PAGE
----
On a positive note, insurance premiums are a cost of business that can usually be written off over five years. See this link and your accountant for more details: http://www.cra-arc.gc.ca/E/pub/tg/t4036/t4036-e.html#P387_37921

Apart from insurance premiums, there’s interest of course. For qualified applicants, interest rates under CMHC’s and AIG’s programs are currently pretty good. As of this writing, 5-year fixed rates are in the mid-5% range and variables are around prime – 0.60%.

Last but not least, there are closing costs to consider: legal fees, appraisal costs, home inspection fees, land transfer fees, etc. Roughly speaking, and notwithstanding the above, closing costs will run 1.5% to 2.5% of the property’s value.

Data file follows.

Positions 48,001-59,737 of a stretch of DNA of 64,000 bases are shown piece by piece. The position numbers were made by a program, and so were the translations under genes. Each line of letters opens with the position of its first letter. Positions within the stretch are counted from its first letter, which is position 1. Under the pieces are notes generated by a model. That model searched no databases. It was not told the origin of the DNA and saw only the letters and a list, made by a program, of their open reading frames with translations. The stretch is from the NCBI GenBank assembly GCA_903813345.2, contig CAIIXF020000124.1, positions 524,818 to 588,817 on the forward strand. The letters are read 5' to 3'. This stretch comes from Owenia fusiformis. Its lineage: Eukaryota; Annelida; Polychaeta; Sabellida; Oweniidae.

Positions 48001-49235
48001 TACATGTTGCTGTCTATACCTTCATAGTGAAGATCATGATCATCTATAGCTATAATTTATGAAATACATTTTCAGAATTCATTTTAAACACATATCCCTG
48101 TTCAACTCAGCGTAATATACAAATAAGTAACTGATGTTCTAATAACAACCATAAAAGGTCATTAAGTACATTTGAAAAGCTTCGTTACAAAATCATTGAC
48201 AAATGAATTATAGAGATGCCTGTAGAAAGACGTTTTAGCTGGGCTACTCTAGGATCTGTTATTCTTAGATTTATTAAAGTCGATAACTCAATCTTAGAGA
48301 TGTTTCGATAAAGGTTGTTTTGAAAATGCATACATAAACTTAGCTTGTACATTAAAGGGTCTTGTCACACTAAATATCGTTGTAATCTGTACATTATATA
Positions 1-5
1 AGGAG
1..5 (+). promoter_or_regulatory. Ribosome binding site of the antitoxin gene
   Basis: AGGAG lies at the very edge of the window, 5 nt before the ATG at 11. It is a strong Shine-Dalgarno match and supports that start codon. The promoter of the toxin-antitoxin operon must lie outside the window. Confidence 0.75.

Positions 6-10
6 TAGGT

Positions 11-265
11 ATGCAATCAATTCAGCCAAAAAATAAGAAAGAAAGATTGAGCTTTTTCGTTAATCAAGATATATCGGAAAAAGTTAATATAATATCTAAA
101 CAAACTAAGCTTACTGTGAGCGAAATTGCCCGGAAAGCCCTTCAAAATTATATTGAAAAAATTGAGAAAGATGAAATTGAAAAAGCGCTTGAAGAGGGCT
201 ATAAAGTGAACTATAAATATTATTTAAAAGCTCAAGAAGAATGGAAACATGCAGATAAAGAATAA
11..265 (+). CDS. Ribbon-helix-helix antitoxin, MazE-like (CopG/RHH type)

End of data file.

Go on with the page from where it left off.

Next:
Now for a few things to be wary of:

  • Things are peaches and cream when real estate values are rising. But they’re not going to rise forever. When home prices fall, unwise investors get hurt. If you’re forced to liquidate in these circumstances, and you’re 107% financed, you could end up owing more than you can sell for. The same goes for buying in a depreciated area. You must have a long-term time horizon.
  • You can’t assume the interest rate you have now will last forever. At the end of your term, rates could, and often do, go up. That means your cash flow projections must be able to withstand potentially higher mortgage payments.
  • Be wary of using the 100% program to do fix and flips. Insurance premiums of 7.25% to 7.85%, and lender interest penalties, are a lot of expense to overcome in a short period of time.